Natural killer (NK) cells express receptors that are ligands for HLA class I molecules. One family of such NK receptors are called killer cell immunoglobulin-like receptors (KIR). The KIR2DL (inhibiting) and KIR2DS (activating) molecules recognize HLA-Cw antigens, while the KIR3DL (inhibiting) and KIR3DS (activating) molecules interact with HLA-B antigens with the Bw4 epitope. No NK receptors have yet been identified for HLA-B antigens with the Bw6 epitope. We here report four novel full length cDNA transcripts encoding KIR3DL1-like proteins isolated from mRNA obtained from interleukin-2-activated peripheral blood mononuclear cells of a donor with two HLA-B antigens expressing the Bw6 epitope. These four transcripts belong to a group of closely related KIR3DL1-like molecules initially defined by the cDNA clone NKB1. They differ from NKB1 by only 2 to 7 nucleotides and have 2 to 4 codon changes within the 423 residues of the mature protein. All transcripts were detected by RT-PCR, together with the previously reported KIR3DL1 transcripts, NKB1 and KIR3DL1v, in mRNA from NK cells of 10 of 10 donors tested, and in seven of eight NK clones derived from one donor. Functionally, the KIR3DL1 receptors expressed by five DX9-positive NK clones were not inhibiting NK-mediated cytotoxicity when tested against the 721.221 B-lymphoblastoid cell line expressing a HLA-B antigen with Bw4 epitope. All NK clones were, however, inhibited by 721.221 cells transfected with a HLA-B antigen carrying the Bw6 epitope.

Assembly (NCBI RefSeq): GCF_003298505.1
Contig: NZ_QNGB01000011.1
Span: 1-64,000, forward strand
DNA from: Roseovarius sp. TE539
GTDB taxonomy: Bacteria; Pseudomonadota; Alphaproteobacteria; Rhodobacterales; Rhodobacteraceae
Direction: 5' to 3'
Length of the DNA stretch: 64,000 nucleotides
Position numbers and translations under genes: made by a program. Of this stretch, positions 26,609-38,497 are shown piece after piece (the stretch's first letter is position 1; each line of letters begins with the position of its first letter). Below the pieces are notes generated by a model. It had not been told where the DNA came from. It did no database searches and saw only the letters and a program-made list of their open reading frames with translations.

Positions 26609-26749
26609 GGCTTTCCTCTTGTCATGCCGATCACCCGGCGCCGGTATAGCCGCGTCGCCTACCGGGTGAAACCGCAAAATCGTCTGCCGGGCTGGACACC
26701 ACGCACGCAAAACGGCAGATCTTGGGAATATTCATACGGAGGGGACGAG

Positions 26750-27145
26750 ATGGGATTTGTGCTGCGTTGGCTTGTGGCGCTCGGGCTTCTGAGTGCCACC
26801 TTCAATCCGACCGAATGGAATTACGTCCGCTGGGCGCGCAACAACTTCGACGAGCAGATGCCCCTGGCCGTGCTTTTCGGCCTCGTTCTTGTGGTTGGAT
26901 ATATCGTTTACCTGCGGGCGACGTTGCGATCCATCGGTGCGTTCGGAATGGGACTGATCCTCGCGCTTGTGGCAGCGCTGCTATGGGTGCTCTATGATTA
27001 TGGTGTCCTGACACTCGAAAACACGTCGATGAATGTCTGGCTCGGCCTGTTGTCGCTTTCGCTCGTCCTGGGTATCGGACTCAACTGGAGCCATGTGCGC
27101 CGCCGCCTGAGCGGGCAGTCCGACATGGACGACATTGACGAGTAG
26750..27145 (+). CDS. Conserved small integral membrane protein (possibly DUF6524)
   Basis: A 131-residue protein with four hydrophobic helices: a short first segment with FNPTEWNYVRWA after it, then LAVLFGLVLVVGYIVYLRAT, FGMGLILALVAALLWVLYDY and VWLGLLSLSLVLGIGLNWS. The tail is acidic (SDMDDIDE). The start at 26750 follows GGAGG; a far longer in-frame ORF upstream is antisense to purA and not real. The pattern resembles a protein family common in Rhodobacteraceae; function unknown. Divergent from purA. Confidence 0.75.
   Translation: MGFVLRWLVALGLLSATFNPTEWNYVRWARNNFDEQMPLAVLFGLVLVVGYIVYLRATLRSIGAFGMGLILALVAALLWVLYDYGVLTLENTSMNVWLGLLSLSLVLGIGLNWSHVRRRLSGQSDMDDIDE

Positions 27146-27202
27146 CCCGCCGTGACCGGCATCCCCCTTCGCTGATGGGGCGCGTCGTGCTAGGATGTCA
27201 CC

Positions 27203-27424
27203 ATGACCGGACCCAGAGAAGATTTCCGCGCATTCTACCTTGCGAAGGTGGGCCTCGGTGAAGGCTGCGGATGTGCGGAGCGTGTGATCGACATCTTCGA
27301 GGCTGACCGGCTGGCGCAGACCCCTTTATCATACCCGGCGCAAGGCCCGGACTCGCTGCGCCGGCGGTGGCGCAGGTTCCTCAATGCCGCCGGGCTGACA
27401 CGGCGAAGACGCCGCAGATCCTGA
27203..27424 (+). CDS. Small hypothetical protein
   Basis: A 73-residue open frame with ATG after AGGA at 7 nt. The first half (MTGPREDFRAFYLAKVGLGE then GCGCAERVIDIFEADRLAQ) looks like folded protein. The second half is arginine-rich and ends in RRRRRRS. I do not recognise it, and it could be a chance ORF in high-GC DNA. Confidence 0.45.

|Original language||English (US)|
|Number of pages||10|
|State||Published - 1998|
All Science Journal Classification (ASJC) codes
- Immunology and Allergy